[FoRK] Question: Regarding Creating An Tech-Candidate Assessment Application

Stephen D. Williams sdw at lig.net
Sun Mar 24 21:34:13 PDT 2019

Take home problems can be great.  I've used that occasionally, especially for one candidate that everyone but me thought would be a 
questionable hire.  I was sure they were reacting to non-relevant aspects, inferring relevant weaknesses. I was mostly correct.  
However, have to be mindful of realistic timing.  If someone left work a couple hours early to interview and has work the next 
morning, and has any kind of commute, assigning something for that evening is not that respectful. Better to email them at 5pm on 
Friday for a Sunday or Monday deadline.

My most accurate technical interview method was to come up with a particularly good problem that would seem impossible to work out 
in an interview, then walk them through it.  At each step, let them make as much progress as they could with degrees of hints and 
knowledge.  That shows how quickly they can learn, adapt, incorporate and reason with new information.  This problem has a bit of 
physical reasoning, a series of linked data conversions, and a few algorithmic problems.  There are opportunities for creative 
insights, strategies, etc.  I think of the method as being Active Interviewing, Socratic Interviewing.  It gives me a great 
understanding of whether they are a true problem solver, true auto-didactic learner, their capacity for keeping constraints, rules, 
and facts in mind, and what techniques they know about.

It's hard to come up with good problems like that, but they are invaluable for getting a good read on someone.  I used a 20 point 
scale, mentally placing them as we went along.  It proved to be extremely accurate.  The young guy would scored the highest, 18 or 
so, was one of the sharpest developers, now at Google.

It did tend to cause buz-fiz level explosions right up front.  One guy, a minute or two into the problem, threw up his hands, yelled 
at me: "I need to have a phd in lasers?", then basically ran out the door a few minutes later.

Different kinds of development positions require different interviewing techniques, problems, and skill judgments.  Unless 
interviewing for a real staff generalist / architect, I wouldn't use that for a web developer.  I probably should use it for game 
developers however.

Can anyone suggest problems that fit this?

Some examples I've encountered in the past that were along this line:
Building a Google-like search engine
Programming a building elevator

I'm not mentioning my best one here, but I'd like to find others that would fit this use.


On 3/4/19 5:50 PM, Gregory Alan Bolcer wrote:
> Hi Corey,
> I'm not a big fan of in-office tests. If you gave them an overnight assignment, that's probably the best way.
> Also, just discussing strategy on a whiteboard about how they would solve it w/o writing code is a good approach. I saw something 
> just today about understanding-design-building.  I think a prospect who can recite the problem back to you to shows understanding;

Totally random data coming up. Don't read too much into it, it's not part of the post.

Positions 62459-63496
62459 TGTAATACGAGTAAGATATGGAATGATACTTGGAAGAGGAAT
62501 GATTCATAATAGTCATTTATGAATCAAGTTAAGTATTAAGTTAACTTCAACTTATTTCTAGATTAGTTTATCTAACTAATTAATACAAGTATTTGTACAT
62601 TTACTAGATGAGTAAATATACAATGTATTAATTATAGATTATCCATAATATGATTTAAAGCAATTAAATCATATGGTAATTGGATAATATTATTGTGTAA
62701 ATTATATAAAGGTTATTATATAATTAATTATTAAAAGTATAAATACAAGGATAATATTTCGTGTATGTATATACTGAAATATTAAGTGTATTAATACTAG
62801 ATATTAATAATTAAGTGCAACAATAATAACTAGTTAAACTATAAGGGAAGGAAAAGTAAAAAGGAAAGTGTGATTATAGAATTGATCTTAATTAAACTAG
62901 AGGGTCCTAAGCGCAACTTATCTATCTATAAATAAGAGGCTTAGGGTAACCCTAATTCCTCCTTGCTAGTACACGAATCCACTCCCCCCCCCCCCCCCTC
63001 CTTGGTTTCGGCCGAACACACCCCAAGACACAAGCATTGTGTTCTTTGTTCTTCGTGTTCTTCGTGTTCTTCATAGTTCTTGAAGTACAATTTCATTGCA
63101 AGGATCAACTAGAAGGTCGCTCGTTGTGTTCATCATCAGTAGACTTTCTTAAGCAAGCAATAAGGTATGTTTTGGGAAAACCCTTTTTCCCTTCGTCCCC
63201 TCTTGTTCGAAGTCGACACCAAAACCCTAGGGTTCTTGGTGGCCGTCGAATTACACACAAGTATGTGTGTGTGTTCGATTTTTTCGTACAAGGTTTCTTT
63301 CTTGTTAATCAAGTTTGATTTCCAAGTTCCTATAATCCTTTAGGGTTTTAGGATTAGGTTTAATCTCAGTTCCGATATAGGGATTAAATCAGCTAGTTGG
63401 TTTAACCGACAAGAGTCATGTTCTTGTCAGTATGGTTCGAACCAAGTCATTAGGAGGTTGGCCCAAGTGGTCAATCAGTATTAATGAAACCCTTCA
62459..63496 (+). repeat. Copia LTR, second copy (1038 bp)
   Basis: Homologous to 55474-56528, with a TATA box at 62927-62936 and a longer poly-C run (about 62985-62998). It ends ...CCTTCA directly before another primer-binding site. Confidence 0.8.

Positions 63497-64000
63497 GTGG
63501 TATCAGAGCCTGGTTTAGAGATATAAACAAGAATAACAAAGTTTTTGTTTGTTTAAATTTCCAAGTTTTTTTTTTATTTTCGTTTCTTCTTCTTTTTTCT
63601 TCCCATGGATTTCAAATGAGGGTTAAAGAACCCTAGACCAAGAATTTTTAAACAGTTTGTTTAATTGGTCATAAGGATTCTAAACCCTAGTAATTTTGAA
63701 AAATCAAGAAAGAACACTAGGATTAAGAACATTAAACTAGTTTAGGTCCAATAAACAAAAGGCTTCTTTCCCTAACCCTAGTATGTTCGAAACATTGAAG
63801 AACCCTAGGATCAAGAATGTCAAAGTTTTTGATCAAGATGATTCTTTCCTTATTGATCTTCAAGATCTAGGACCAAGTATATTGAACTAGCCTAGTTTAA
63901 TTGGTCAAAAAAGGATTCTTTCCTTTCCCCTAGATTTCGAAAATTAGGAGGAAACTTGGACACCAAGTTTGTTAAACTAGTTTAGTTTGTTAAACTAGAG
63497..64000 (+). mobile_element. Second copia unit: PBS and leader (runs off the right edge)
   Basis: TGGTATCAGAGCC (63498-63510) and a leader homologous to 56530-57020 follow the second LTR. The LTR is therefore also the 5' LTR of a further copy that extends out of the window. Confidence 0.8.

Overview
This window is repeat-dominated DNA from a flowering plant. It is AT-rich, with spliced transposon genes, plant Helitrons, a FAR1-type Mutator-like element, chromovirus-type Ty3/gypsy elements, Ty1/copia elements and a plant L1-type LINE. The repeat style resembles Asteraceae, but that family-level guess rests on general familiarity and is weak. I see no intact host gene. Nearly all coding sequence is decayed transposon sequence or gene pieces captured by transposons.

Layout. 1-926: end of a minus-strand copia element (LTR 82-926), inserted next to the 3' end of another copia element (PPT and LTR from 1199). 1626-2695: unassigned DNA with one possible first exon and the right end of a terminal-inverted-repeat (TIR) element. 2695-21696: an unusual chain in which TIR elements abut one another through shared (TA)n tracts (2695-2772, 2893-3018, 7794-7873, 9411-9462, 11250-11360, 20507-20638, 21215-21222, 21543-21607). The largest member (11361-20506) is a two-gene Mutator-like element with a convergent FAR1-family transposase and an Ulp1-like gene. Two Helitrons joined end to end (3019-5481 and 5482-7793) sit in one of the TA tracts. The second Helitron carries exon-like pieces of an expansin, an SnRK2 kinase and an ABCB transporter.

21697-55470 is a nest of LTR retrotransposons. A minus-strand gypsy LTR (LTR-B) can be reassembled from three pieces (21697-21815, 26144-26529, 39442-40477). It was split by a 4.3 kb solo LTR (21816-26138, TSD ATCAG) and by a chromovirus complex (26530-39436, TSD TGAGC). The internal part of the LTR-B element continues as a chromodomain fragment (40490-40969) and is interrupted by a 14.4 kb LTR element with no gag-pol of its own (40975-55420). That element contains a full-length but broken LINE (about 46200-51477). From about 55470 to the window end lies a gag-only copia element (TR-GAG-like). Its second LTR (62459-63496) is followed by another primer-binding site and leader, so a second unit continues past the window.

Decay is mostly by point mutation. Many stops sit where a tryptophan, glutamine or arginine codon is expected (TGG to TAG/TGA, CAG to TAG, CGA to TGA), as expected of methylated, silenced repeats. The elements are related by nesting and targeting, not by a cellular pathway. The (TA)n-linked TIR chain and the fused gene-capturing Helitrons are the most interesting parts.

> spends some time working out a design on a whiteboard shows creativity; actually building something as an overnight assignment to 
> be peer-reviewed the next day as a deadline shows problem solving and time management. All are probably the best tests of success.
> So, no to the first two; yes to the third, but only in that context.  I think it should be an overnight assignment as "nesting" 
> aka setting up one's dev env properly for a specific style of development or language isn't a quick off the shelf skil.
> The other issue is the assignments can't be like class assignments.  It should be related to something they really have to learn 
> at the job or related to a recent issue that needed to be solved.  Some of the coding needs to be language specific too. E.g. an 
> understanding of java stream .map and .filter to do some sort of processing or conversion.  Proper handling of nulls or strings.  
> Ability to recognize applicable off the shelf open source or python libraries.  Ability to find development patterns on their and 
> demonstrate the applicability of them for a task. In fact, you might even guide the assignment by putting implementation patterns 
> on the assignment.
> Hope that helps,
> Greg
> On 3/4/2019 4:59 PM, Corey L Hubbard wrote:
>> Hello Gregory,
>> I am an entrepreneur creating a digital staffing marketplace and I wanted to ask if you could answer a couple of questions 
>> regarding creating a test to assess Software Engineers/Developers software language knowledge and test how well those 
>> professionals apply their knowledge to solve real-world problems.
>> My questions are what is the test format multiple choice, essay, coding problem-solving or a combination of the three or another 
>> format entirely. I am open to chat for 15 minutes or you can reply with your answers and/or insights. That said, feel free to 
>> send me an invite for a chat. Lastly, I want to thank you for your time in advance.
>> My Calendly 
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>> Optimistically,
>> Corey Hubbard
>> Founder - DreamHighr 
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